When I was in school, this was the name of a language arts book. The title stuck with me….working on finding the details, not just scanning the big picture. I love details; embellishments, a bit of colour, a little crystal accent. Especially in this very busy world, slowing down to enjoy life’s little details is so important and rewarding.
So today, I would like to share with you a fun technique which, ironically after that wonderful prelude, has nothing to do with leaves. Yeah, that’s kinda how I roll. But you know, if you are now disappointed and feeling sad, having gotten all geared up for leaves, you can certainly add some. Make yourself happy, self gratification and all that.
So now, what do you need? This stuff here:
- painters tape
- black sharpie marker
- 4 x 6 or 5 x 7 inch cardstock or watercolour paper
Begin by masking off vertical stripes with your painter’s tape. I cut my tape in strips because 1) trees aren’t all uniform sizes and 2) I am cheap. Decide where the ground is going to end so you don’t end up with floating trees.
Now use watercolours to colour the ground. Colour it springtime green, winter white, summery brown (depending on where you live) or just a mess of weeds if you’d like to emulate my yard.
And now, the sky is the limit…or the rest of your paper. Again, sunrise colours, sunset, rainy grey, again with those forgiving watercolours. Now, go get a cup of coffee and wait for the paint to dry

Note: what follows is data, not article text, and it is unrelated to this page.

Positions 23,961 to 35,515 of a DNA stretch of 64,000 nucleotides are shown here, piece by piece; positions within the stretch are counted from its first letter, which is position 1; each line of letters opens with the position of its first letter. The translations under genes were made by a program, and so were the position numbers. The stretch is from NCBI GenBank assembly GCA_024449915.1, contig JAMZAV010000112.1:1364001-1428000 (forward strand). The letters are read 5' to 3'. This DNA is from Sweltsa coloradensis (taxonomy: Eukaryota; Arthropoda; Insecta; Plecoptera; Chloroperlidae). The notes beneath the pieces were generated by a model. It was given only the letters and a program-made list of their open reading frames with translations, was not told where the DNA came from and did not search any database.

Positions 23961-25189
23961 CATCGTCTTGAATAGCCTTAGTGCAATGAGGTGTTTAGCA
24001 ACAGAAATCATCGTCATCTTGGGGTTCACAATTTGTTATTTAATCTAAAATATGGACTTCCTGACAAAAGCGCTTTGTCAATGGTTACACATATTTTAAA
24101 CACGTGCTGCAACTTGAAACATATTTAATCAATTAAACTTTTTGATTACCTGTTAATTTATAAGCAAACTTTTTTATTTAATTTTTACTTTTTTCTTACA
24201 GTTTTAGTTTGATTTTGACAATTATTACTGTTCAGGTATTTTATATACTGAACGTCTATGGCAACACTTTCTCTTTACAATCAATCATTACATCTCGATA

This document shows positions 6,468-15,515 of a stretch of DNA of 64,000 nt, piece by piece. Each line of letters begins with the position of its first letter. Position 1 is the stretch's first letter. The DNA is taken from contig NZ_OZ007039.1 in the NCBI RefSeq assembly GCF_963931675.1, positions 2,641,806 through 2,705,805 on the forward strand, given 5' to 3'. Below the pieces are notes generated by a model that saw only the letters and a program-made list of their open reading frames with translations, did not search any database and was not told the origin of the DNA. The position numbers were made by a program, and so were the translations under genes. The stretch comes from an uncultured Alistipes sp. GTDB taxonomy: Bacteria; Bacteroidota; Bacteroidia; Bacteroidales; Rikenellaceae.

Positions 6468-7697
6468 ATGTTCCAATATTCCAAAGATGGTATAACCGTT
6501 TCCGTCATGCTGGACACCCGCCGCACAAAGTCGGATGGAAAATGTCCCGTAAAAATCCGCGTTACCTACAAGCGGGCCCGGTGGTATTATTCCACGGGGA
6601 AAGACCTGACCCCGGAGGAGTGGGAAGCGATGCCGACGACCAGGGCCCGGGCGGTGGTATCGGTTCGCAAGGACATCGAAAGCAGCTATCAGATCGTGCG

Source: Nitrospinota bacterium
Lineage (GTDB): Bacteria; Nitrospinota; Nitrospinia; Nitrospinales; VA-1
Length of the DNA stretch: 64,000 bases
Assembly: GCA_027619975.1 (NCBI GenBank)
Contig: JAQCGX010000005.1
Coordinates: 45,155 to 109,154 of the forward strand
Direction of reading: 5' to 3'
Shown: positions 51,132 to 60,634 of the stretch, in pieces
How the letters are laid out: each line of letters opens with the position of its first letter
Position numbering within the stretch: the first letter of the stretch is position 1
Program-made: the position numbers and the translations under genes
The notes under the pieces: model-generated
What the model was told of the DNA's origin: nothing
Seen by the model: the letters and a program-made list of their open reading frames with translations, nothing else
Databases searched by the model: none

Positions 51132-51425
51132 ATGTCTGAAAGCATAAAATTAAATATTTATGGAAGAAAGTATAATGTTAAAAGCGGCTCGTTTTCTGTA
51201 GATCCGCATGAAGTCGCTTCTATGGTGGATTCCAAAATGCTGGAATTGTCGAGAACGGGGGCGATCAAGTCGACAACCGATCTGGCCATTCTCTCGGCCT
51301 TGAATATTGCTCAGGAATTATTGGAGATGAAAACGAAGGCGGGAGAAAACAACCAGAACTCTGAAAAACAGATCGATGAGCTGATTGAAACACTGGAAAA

When I was a kid, I loved magic. Magic shows, magic deck of cards, heck I even got to go to a magic shop in Seattle during a family trip. See, my parents really did embrace my…quirkiness. Alas, I did not pursue magic as a career, and a collective sigh of relief resounds from all in the field of prestidigitation. But I am still fascinated by all things magic. Why do I bring this up now? Because now is the time to unveil some magic you’ve just created. Ladies and gents, peel your painter’s tape and……VOILA !!!!
Okay, so what kind of trees do you have there? You can use a fine permanent marker and create birch trees with short horizontal marks. Or watercolour a light brown and define with a darker brown. Or use a water based marker to create horizontal marks, then go over with a watercolour watered down light grey.
Here’s a card I made using this technique as a background for a stamped image from Unity Stamps that I cut out.
I hope you have fun with this technique…it’s fun, easy and doesn’t require any expensive tools. Except for your imagination as that is a priceless resource.